Is a Check Considered Cash?

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A check isn't considered cash unless and until you do something with it. It can produce a cash payment, either as paper dollars in your hand or as an amount that will be credited to your bank account. The ease of the process depends on who the check is made out to and what type of check it is. A cashier's check, certified check or money order tends to be much easier to cash than a personal check or a business check.

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Check Made Out to Cash

The "pay to the order of" line on the check might be left blank (although this is rare) or it may bear the single word "cash." The latter is the closest a paper check will ever come to being considered cash. That single word means that it can be cashed by anyone who has possession of it.

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Some states and locations treat a blank line the same way, such as the District of Columbia. But you won't want to count on this. Ask the issuer of the check to enter ‌something‌ on this line, designated as "3" on our image: either your name or the word "cash."

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Turning a Check Into Cash

Your best shot at getting cash for a check is to take it to a branch of the bank it's drawn on. The name of the bank should be printed on the bottom left side of the check, but not all banks advertise themselves this way. You'll have to do some detective work if nothing appears here.

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Look up the bank's routing number online. This is the first series of nine digits at the left side of the very bottom of the check, just to the left of the account number.

Assuming the check is made out to you, the Consumer Financial Protection Bureau warns that you'll almost certainly have to provide ID proving that you're the individual whose name appears there if the check isn't made out to cash. You'll have to endorse it, signing your name on the back exactly as it appears on that payee line.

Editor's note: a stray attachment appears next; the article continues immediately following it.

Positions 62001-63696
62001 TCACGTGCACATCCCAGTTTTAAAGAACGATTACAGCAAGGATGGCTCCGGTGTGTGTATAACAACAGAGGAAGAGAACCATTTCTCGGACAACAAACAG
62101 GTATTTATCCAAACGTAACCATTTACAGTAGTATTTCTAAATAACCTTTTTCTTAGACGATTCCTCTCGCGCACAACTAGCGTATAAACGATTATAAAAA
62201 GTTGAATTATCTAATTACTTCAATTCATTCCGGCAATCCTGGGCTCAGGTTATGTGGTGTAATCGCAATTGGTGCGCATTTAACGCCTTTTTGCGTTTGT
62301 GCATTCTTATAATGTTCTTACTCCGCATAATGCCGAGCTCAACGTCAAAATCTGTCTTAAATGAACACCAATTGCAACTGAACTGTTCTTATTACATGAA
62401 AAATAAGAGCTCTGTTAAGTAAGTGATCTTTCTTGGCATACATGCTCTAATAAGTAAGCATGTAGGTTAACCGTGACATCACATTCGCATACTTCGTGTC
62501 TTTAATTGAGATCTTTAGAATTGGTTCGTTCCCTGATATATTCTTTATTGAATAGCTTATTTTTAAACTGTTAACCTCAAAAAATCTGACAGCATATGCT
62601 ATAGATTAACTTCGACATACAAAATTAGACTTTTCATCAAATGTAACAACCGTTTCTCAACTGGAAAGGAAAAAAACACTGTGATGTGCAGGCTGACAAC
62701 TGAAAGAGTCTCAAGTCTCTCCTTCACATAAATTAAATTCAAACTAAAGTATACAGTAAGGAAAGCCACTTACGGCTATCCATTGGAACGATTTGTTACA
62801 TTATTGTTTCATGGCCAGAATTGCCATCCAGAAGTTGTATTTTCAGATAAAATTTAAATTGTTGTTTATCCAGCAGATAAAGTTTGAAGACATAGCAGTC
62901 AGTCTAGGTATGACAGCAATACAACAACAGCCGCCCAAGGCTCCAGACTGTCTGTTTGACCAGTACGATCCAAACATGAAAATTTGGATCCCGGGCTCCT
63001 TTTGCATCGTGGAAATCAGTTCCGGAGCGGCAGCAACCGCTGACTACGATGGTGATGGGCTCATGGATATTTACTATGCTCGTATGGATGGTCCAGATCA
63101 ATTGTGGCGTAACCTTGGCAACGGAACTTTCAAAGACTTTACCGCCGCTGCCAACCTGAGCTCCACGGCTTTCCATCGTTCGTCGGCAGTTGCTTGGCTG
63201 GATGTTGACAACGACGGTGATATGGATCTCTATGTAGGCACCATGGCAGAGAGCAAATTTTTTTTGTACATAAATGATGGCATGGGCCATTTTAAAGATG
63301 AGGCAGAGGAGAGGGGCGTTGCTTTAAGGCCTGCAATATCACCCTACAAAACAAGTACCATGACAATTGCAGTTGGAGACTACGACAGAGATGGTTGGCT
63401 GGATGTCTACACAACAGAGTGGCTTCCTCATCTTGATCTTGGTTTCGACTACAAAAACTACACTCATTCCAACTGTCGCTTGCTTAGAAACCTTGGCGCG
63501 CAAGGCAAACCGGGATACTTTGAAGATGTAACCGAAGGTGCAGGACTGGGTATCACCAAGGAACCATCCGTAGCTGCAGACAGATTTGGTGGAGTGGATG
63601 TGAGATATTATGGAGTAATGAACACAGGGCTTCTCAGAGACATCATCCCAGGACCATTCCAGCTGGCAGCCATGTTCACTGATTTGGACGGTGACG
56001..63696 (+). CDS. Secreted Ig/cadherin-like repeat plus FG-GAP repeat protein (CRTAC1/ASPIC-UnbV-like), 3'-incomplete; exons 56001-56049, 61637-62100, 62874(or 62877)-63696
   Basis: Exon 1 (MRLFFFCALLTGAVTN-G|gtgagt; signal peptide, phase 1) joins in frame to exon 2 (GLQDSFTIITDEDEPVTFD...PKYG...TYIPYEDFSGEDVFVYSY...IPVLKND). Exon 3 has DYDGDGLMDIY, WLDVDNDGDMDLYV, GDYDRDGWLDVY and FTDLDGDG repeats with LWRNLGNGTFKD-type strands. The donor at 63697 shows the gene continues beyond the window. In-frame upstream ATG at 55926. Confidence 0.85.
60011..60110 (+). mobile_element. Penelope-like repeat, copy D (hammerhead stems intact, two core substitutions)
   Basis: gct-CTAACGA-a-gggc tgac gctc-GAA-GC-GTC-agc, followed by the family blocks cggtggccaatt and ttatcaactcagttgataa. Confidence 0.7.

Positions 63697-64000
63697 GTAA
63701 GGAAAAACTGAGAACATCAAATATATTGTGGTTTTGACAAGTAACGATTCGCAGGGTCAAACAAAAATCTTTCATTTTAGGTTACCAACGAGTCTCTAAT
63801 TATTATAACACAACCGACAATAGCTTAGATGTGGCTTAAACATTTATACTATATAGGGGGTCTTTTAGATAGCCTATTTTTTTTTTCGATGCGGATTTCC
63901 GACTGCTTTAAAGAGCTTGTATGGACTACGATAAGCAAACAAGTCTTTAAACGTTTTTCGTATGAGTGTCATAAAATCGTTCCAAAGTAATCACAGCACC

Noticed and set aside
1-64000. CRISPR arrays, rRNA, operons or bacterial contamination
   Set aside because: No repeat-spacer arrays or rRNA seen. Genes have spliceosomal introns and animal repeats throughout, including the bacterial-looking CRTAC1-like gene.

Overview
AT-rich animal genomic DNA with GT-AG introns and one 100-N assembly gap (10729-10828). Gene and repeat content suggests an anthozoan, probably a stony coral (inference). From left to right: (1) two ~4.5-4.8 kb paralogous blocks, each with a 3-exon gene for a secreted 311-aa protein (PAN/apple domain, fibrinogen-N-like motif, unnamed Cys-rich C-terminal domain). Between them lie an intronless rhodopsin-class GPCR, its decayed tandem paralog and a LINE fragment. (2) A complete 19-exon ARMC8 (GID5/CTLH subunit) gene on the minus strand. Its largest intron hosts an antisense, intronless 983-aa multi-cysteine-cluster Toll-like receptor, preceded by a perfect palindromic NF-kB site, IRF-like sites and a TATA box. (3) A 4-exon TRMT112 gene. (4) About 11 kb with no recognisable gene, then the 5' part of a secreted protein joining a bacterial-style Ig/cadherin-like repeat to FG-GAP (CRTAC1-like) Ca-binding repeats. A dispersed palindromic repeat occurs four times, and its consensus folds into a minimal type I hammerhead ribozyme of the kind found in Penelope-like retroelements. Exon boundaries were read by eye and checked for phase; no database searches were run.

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Other Options for Getting Cash

You still have some options if you can't identify the bank the check is drawn on or if the financial institution doesn't have a local branch in your area. You can try taking it to your own bank, but it may require that you deposit the check to your checking account or savings account rather than cash it.

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At the very least, it will give you cash for the face value of the check, but it will put a hold for that amount on a portion of your checking account balance until the check clears. You can also spend the money via a debit card as soon as the check clears. This process can take one to three business days, depending on your bank.

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Or, try cashing the check at a retail store. Some grocery stores and discount department stores provide this service, but again, you'll need an ID. Think Walmart and Food Lion.

Beware Check Cashing Stores

Finally, you might consider taking the check to a check cashing store. These operations exist almost entirely for the purpose of turning paper checks into cash.

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One of the downsides of this option is that you'll almost certainly pay a fee. These places are in business to make money, after all. Let's say you want to cash a check for $100 and the storefront service charges $5 for cashing a check in this amount. You'll present the check, endorse it, provide ID and walk out of the store with $95.

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The fee can range from ‌1 percent‌ to ‌12 percent‌ of the check, according to InCharge Debt Solutions. The average is ‌4.1 percent‌, and the exact amount can vary by state.

Your Timing Matters

You don't have forever to exercise any of these options. The Consumer Financial Protection Bureau warns that checks become "stale" ‌six months‌ after they're dated at the top on the right side. Federal law doesn't require that financial institutions must cash checks after this time, or even deposit them, although individual states can have varying rules and laws.

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